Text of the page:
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The majority of CNS depressants work by increasing the action of gamma-aminobutyric acid (GABA), a neurotransmitter that suppresses brain function. The sleepy and relaxing effects of this action are what make the drug beneficial for treating anxiety and sleep difficulties. For the first few days after starting to take CNS depressants, people often feel tired and uncoordinated while their bodies acclimate to the adverse effects. Other consequences of use and misuse include:
Long-term use of CNS depressants may necessitate higher doses in order to produce therapeutic effects. When consumption is quickly reduced or terminated, it might result in dependence and withdrawal. Stopping suddenly might potentially have negative repercussions, such as seizures.
Yes, a person can overdose on CNS depressants. An overdose occurs when the person uses enough of a drug to produce life-threatening symptoms, coma or death.
When people overdose on a CNS depressant, their breathing often slows or stops. This can decrease the amount of oxygen that reaches the brain, a condition called hypoxia. Hypoxia can have short- and long-term mental effects and effects on the nervous system, including coma and permanent brain damage.
Yes, misusing or abusing prescription CNS depressants can lead to a substance use disorder (SUD), which can develop into an addiction in severe situations. Long-term use of prescription CNS depressants, even when recommended by a doctor, can lead to tolerance, which means that they require greater and/or more frequent dosages to achieve the desired effects. When continued use of a drug has negative repercussions such as health problems or failure to perform responsibilities at work, school, or family, but the drug is still used, a substance use disorder (SUD) develops.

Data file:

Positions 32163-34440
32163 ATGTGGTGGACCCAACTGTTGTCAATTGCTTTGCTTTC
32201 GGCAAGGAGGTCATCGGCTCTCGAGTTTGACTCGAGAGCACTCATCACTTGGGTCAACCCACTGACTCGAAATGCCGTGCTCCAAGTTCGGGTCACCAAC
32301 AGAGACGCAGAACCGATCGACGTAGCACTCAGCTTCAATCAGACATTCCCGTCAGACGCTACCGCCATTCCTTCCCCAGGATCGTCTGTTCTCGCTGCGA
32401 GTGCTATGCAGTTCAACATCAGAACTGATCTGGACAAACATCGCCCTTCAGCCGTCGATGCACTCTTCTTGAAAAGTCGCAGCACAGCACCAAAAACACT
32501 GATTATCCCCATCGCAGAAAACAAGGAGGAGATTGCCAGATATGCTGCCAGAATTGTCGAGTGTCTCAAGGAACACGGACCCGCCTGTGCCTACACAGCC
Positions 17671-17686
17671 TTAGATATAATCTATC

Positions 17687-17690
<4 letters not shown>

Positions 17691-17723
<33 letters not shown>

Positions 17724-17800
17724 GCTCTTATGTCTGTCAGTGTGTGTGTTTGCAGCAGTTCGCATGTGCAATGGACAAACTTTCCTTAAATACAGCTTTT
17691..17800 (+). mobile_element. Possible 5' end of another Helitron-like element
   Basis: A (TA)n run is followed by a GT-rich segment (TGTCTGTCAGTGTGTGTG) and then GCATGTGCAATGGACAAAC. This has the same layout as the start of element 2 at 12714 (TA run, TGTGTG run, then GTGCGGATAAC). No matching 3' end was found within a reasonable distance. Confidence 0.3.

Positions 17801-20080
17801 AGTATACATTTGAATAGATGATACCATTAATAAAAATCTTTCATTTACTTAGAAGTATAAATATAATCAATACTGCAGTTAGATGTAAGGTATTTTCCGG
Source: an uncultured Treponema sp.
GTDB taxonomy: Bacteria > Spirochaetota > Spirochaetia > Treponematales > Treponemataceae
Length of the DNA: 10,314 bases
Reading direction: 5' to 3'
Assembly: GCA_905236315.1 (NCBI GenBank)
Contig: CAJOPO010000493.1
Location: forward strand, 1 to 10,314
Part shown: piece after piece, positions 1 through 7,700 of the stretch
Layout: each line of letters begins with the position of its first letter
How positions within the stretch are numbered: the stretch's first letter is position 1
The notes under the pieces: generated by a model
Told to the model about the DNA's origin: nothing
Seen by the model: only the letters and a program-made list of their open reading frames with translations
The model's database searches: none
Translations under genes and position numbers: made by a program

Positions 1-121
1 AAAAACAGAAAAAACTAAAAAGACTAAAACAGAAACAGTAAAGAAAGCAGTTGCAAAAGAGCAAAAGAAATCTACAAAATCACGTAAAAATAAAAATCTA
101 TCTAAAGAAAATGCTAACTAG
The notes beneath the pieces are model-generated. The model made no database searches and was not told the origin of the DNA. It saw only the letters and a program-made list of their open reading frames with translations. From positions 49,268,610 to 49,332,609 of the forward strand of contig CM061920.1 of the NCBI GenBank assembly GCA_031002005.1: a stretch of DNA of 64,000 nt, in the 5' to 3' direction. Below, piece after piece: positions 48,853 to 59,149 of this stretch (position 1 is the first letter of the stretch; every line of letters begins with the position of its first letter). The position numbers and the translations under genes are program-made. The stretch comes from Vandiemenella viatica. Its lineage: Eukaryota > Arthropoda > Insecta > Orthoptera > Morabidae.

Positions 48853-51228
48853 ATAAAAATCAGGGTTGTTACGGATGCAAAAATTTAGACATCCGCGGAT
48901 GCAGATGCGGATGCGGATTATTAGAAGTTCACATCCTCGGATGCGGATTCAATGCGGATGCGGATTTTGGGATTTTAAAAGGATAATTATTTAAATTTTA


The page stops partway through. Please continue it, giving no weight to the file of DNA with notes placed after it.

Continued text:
Those who become hooked to a prescription CNS depressant and immediately stop taking it may have withdrawal symptoms. Withdrawal symptoms, which can start as soon as a few hours after the last dose, include:
It is not recommended that people who are addicted to prescription CNS depressants try to stop taking them on their own. Withdrawal symptoms from these medications can be severe, and in the case of some pharmaceuticals, potentially fatal.
There isn't much research on how to treat patients who have become addicted to prescription CNS depressants. People who are addicted to these medications, on the other hand, should undergo medically supervised detoxification because the dosage should be carefully decreased.
Counselling, whether in an outpatient or inpatient setting, can aid people in their recovery. Cognitive-behavioural therapy is a style of counselling that focuses on changing a person's thoughts, expectations, and actions while also improving strategies to cope with life's challenges. People who have successfully stopped using benzodiazepines have benefited from cognitive-behavioural therapy.
Often prescription CNS depressant misuse occurs along with the use of other drugs, such as alcohol or opioids. In those cases, the person should seek treatment that addresses the multiple addictions.
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